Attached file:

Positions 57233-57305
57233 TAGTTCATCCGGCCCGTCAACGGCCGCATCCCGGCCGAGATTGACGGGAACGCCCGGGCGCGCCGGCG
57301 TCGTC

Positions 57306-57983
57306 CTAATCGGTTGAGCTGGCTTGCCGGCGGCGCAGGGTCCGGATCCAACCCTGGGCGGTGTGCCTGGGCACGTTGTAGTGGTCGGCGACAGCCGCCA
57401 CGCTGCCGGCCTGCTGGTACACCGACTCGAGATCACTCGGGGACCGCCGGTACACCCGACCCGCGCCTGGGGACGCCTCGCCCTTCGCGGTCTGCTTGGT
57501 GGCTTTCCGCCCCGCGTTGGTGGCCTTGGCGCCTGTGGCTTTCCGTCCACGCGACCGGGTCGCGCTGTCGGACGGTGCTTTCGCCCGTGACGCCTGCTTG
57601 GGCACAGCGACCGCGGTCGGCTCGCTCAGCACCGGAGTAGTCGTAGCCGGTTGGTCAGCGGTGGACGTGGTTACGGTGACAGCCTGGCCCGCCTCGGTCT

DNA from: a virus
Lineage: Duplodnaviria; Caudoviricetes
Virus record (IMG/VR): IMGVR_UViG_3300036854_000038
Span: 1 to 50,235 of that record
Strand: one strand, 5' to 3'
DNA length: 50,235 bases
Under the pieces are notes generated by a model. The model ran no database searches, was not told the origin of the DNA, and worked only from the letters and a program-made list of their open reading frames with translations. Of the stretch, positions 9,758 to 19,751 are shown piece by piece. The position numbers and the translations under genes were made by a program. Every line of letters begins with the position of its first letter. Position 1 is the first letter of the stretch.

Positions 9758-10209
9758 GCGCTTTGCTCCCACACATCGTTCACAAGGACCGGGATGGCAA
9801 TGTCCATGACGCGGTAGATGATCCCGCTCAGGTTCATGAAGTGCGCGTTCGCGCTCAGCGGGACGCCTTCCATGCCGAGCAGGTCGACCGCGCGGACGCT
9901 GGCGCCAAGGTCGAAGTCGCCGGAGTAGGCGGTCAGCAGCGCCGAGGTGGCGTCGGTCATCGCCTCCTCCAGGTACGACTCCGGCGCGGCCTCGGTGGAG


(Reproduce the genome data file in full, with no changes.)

Positions 57233-57305
57233 TAGTTCATCCGGCCCGTCAACGGCCGCATCCCGGCCGAGATTGACGGGAACGCCCGGGCGCGCCGGCG
57301 TCGTC

Positions 57306-57983
57306 CTAATCGGTTGAGCTGGCTTGCCGGCGGCGCAGGGTCCGGATCCAACCCTGGGCGGTGTGCCTGGGCACGTTGTAGTGGTCGGCGACAGCCGCCA
57401 CGCTGCCGGCCTGCTGGTACACCGACTCGAGATCACTCGGGGACCGCCGGTACACCCGACCCGCGCCTGGGGACGCCTCGCCCTTCGCGGTCTGCTTGGT
57501 GGCTTTCCGCCCCGCGTTGGTGGCCTTGGCGCCTGTGGCTTTCCGTCCACGCGACCGGGTCGCGCTGTCGGACGGTGCTTTCGCCCGTGACGCCTGCTTG
57601 GGCACAGCGACCGCGGTCGGCTCGCTCAGCACCGGAGTAGTCGTAGCCGGTTGGTCAGCGGTGGACGTGGTTACGGTGACAGCCTGGCCCGCCTCGGTCT

DNA from: a virus
Lineage: Duplodnaviria; Caudoviricetes
Virus record (IMG/VR): IMGVR_UViG_3300036854_000038
Span: 1 to 50,235 of that record
Strand: one strand, 5' to 3'
DNA length: 50,235 bases
Under the pieces are notes generated by a model. The model ran no database searches, was not told the origin of the DNA, and worked only from the letters and a program-made list of their open reading frames with translations. Of the stretch, positions 9,758 to 19,751 are shown piece by piece. The position numbers and the translations under genes were made by a program. Every line of letters begins with the position of its first letter. Position 1 is the first letter of the stretch.

Positions 9758-10209
9758 GCGCTTTGCTCCCACACATCGTTCACAAGGACCGGGATGGCAA
9801 TGTCCATGACGCGGTAGATGATCCCGCTCAGGTTCATGAAGTGCGCGTTCGCGCTCAGCGGGACGCCTTCCATGCCGAGCAGGTCGACCGCGCGGACGCT
9901 GGCGCCAAGGTCGAAGTCGCCGGAGTAGGCGGTCAGCAGCGCCGAGGTGGCGTCGGTCATCGCCTCCTCCAGGTACGACTCCGGCGCGGCCTCGGTGGAG